Safe Fasting with Diabetes during Ramadan

Print

Safe Fasting with Diabetes during Ramadan

Ramadan Study Group from BIDE offers useful suggestions for diabetics
to modify the dosage
of Anti-diabetic preparations including Insulin

By Prof. M. Yakoob Ahmedani

Fasting in Ramadan is one of the five pillars of Islam. According to the 2009 estimates, Muslims constitute 1.57 billion of the world’s population and growing by 3% per year. Globally, around 50 million Muslims with diabetes fast during the month of Ramadan each year.
Ramadan specific education of patients with diabetes has been identified as the cornerstone of safe fasting. The data of prospective studies regarding fasting during Ramadan is scarce. Most of the studies are retrospective and observational. Recommendations and suggestions regarding safe fasting from expert physicians depend on their personal experiences and evidence based guidelines are missing. Hence, a Ramadan study group was formed by Baqai Institute of Diabetology and Endocrinology lead by Prof. Muhammad Yakoob Ahmedani to conduct research in the field of diabetes and Ramadan.

The aims and objectives of the Ramadan study group are as follows;

* To educate patients, doctors and diabetes educators about Ramadan specific recommendations.
* To develop Ramadan specific education material.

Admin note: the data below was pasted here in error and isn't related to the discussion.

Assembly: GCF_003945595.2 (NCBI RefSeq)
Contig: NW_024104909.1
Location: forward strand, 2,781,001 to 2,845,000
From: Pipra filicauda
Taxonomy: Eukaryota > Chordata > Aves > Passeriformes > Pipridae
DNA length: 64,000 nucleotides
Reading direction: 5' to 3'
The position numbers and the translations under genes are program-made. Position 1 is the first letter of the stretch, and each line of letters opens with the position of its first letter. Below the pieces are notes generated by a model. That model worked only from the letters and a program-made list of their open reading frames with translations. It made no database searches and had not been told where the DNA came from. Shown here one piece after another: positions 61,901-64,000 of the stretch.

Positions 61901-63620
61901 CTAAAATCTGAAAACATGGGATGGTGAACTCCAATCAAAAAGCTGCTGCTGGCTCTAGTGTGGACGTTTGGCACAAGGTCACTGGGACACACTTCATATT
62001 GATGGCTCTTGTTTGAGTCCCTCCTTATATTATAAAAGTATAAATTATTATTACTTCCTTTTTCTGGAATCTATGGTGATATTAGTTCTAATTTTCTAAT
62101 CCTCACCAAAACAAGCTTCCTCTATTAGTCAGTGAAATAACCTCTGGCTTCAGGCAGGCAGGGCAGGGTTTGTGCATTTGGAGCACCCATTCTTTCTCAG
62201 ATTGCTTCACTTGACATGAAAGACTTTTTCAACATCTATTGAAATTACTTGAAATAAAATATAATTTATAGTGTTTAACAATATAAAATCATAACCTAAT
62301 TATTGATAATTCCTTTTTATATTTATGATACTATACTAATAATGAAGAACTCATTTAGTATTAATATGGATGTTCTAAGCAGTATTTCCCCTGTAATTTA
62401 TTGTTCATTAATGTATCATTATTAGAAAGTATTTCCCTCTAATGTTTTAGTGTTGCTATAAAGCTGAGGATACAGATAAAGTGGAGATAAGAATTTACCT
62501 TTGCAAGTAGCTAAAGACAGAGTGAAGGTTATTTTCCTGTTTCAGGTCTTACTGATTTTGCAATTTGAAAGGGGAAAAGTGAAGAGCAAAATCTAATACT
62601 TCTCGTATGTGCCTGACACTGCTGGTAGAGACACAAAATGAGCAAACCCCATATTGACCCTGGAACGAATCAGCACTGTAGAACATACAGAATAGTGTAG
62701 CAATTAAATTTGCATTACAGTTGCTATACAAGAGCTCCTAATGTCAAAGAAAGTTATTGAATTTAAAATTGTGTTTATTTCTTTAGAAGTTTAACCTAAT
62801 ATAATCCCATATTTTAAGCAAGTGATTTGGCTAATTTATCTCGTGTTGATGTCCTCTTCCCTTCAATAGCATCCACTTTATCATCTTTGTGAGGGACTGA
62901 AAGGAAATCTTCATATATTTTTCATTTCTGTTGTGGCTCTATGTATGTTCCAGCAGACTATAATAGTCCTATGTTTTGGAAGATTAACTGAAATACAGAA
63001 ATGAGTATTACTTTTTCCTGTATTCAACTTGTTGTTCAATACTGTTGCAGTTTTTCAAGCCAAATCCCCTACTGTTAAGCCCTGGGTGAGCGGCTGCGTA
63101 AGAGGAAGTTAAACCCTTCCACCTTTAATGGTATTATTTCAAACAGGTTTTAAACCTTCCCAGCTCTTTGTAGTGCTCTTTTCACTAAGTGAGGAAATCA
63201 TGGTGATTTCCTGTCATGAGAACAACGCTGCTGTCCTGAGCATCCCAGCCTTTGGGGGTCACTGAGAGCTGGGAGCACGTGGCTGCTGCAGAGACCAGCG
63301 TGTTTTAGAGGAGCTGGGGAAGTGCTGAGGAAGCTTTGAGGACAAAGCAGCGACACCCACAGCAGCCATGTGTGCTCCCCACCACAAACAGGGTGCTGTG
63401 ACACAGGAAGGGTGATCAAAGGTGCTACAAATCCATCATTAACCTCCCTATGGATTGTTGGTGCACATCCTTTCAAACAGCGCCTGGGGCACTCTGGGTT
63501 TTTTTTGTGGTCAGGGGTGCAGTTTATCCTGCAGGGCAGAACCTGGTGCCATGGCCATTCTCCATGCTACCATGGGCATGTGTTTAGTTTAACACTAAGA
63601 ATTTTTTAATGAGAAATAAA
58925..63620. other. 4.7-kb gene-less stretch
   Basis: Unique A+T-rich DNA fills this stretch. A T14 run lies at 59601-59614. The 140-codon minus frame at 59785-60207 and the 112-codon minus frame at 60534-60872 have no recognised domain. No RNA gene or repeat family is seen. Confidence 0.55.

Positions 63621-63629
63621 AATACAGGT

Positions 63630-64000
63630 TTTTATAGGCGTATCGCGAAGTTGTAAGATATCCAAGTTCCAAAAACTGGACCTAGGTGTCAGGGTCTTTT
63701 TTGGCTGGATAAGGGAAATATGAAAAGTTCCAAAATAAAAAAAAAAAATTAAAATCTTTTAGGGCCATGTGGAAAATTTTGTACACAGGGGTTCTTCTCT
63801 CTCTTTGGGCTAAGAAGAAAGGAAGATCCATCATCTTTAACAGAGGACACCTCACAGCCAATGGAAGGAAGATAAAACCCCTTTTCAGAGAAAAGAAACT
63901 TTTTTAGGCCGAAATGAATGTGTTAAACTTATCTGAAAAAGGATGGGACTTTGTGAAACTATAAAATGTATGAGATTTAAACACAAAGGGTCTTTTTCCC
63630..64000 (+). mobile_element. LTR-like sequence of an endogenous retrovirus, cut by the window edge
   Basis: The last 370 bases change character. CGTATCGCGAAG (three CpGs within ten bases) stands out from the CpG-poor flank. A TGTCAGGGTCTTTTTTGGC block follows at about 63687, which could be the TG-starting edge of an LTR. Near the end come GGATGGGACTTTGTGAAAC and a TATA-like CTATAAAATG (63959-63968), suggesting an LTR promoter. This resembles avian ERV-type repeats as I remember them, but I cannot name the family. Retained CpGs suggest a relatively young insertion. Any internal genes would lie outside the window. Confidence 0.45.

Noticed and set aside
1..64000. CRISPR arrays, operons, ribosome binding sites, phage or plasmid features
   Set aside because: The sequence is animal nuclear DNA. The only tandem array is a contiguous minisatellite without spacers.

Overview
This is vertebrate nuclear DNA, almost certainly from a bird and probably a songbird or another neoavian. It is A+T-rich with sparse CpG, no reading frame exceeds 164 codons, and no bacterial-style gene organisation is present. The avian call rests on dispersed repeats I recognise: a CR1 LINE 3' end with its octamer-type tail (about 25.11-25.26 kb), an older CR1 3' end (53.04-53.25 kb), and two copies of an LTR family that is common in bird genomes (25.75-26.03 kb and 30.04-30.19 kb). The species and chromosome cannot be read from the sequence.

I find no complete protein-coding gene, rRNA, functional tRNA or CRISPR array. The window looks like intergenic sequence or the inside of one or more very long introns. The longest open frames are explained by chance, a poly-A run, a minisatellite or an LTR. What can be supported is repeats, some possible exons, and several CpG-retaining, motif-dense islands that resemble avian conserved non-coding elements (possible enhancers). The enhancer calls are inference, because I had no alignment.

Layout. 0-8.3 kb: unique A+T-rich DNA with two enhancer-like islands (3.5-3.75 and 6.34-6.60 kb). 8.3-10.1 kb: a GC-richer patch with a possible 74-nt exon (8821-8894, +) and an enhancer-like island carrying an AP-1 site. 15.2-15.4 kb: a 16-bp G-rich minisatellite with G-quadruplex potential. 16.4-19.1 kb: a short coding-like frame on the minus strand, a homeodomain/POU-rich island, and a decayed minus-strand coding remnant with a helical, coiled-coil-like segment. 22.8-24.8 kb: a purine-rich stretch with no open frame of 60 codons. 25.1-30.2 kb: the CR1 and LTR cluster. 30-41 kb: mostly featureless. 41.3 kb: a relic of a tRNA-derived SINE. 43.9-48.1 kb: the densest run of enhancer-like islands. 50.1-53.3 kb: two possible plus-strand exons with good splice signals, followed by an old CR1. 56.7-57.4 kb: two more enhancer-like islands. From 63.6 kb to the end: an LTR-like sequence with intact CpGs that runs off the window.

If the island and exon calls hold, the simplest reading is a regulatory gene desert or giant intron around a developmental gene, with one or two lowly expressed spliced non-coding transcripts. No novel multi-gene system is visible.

* To conduct research in the field of diabetes and Ramadan.
* To develop a website for educating people with diabetes regarding fasting in Ramadan.
* To conduct a multi-national, multi-centered study in order to develop evidence based guidelines for safe fasting in patients with diabetes.

A research article from this group was recently published in Diabetic Medicine, titled; “Ramadan Prospective Diabetes Study: Role of drug dosage and timing alteration, active glucose monitoring and patient education”. Based on the findings of the study following recommendations were made;

Ramadan specific guidelines for doctors

The Ramadan specific guidelines given below are based on our experience. The most important point is the realization that the patient care must be highly individualized and the management plan may differ for each patient.

Patients taking oral hypoglycemic agents

Patients on metformin alone: We suggest that patients on metformin and diet control should continue with their dosage as Pre Ramadan and take them at Sehar and Iftar. For example; patient taking 1 gram BD should continue with their dosage at Sehar and Iftar. For patients taking metformin 500 mg three times a day, we recommend 500 mg at Sehar and 1000 mg at Iftar.

Patients on Acarbose alone: We suggest continuing the prescribed dose(s) of Acarbose at Sehar and Iftar.